Enjoy the sunshine and have a great weekend.

    ReplyDelete
    Replies
    1. Hi Cheryl, thank you. I always feel sorry for people who obsessively hoe every seedling and miss out on the exciting plant combinations created by self-seeders. I have read that putting plastic bottles in amongst the compost in pots lightens the load and you lose the perched water table issue. My plastic bottles all end up cut in half as slug pubs in the kitchen garden, so it will be a while before I can give the plastic bottle trick a go. We are still seeing larger bees here, although not so many as earlier in the year. I hope you see some soon.

      Delete
    2. Great tip, tks Sarah, one I shall be using.............

      Delete
  3. Very well said Sarah, and great post! Once one knows the 'rules' you can modify or even break it as and when it suits. Gardening would be a very monotonous and regimented activity if we are not allowed to think beyond the norm and must only stick with what's the accepted norm.

    ReplyDelete
    Replies
    1. Thank you! You are right about needing to know the rules. To break rules you didn't know existed and be continually successful, you need to be lucky; and if I were that lucky, I would buy a lottery ticket.

      Delete
  4. Awesome Post Sarah I think some rules are made to be broken now and again and I only dewed near my fruit area otherwise the stingers take over going to try mulching if I can get some as I have a felid at the back of me full of nettles and thistles would rather have a flower meadow any day

    ReplyDelete
    Replies
    1. Thank you Linda. Meadows are beautiful and I am not a great fan of being stung by nettles, but they have tremendous value for wildlife. Enjoy mulching!

      Delete
  5. A rule is a rule only as long as it's helpful - at least in the kitchen and the garden. I'd never heard of polystyrene in the bottom of large pots, but will definitely try it out. I have a lovely, enormous Chinese pot on the veranda. It has sat empty for years because I couldn't bring myself to fill it with the amount of soil it would require - I'd never, ever be able to move it!

    ReplyDelete
    Replies
    1. I wish I could break rules in the kitchen, but I stick rigidly to recipes, only changing things around to make the recipe gluten free. I think it's because I have absolutely no faith in my own taste buds!

      You could always try mixing plastic bottles with the compost to make it lighter. I don't know if it works - I've never tried it myself, but it sounds like a good idea.

      Delete
  6. We are seeing so many bees here too - lovely photos! I don't know or just forget many of the conventions, so I have no idea if I am breaking them or not! ;-)

    ReplyDelete
    Replies
    1. Oh I'm so pleased you are seeing a lot of bees too. This seems to be a great year for them!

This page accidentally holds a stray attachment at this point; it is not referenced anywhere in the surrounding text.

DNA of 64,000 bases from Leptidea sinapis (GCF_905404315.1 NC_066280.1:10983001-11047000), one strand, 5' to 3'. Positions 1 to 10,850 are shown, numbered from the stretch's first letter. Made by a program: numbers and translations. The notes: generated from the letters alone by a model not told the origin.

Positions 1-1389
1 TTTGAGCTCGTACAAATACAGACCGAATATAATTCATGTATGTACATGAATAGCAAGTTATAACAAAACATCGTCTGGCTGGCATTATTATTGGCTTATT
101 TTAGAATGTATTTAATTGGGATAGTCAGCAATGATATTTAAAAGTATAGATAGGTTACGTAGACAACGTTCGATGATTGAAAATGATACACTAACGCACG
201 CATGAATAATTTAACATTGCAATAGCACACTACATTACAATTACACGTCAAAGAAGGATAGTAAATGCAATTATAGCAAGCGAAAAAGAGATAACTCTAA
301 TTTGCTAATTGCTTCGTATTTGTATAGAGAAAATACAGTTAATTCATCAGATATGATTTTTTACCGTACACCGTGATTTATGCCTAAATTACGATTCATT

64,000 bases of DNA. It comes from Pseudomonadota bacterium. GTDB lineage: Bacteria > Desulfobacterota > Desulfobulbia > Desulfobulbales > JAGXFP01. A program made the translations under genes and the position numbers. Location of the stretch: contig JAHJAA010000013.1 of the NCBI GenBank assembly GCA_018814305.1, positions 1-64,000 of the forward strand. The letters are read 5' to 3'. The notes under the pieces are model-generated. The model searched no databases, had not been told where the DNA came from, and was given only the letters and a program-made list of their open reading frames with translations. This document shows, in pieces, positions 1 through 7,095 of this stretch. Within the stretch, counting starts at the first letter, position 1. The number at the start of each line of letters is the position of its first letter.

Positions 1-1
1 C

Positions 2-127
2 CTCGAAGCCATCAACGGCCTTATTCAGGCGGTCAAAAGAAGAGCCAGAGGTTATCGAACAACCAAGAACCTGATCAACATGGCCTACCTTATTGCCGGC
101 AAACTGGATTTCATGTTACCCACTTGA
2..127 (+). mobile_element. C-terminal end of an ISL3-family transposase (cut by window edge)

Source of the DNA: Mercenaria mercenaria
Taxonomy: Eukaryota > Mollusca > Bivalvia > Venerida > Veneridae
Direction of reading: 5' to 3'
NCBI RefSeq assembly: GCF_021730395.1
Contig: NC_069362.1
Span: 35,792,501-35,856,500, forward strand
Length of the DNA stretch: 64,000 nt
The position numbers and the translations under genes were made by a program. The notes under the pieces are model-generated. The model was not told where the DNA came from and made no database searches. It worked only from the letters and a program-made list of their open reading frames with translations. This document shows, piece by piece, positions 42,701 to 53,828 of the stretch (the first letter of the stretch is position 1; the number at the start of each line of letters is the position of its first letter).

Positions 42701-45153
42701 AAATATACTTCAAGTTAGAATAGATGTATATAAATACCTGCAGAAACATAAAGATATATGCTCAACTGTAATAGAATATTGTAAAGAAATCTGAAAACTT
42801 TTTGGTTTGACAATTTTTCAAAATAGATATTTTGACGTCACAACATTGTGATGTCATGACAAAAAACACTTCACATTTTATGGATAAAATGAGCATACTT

Delete
  7. Hmmm...it might be worth it to bone up one the rules just to get that "exhilarating buzz of rebellion". I can tell that you refuse to let them BOGS you down.

    ReplyDelete
  8. Personally I don't think there are any gardening rules - only opinions. You do what works for you. I'm not sure which rules we break as we don't take notice of any!

    ReplyDelete
  9. Most rules are stooopid. I think not rubbing poison ivy all over your body or plopping water-loving plants into the middle of a desert are good rules, but they are really just common sense. The only rule is religiously follow is "To thine own self and garden be true". Always think think think before blindly doing what some one tells you to do. They could be wrong or have poop for brains.

    ReplyDelete
    Replies
    1. Nice one. I will stick to your rule since you are not a poop-brain.

      Delete
  10. I have read hundreds of gardening books over the years - read all the advice then promptly ignored it. My style of gardening is a bit chaotic clashing colours etc but I like it that way - I have worked out my own rules and I seem to be doing just fine.

    ReplyDelete
    Replies
    1. Clearly reading loads of gardening books is important - not least because it's fun. Developing your own style is even more fun. It's a true win-win situation.

      Delete
  11. I think we need to gain a bit of knowledge in order to have the confidence to go out and promptly break the rules! That said, my style of gardening is very much trial and error, after 15 years of gardening here in UK, I am still amazed of what I can achieve in my tiny London garden compared to gardening in Norway. I have many plants that luckily haven’t read the books either, so they don’t know they are not supposed to survive in UK temperatures.
    Like you, I also use recycled polystyrene in my containers.

    ReplyDelete
    Replies
    1. The great thing about London is the shelter from the worst frosts - it opens up so many possibilities which won't necessarily be covered in UK gardening books. You are right about gaining knowledge and with it, confidence. It means we can often second-guess the impact of the way we garden, which in turn means that we are more likely to be able to bend those rules without causing a catastrophe in the borders.

      Delete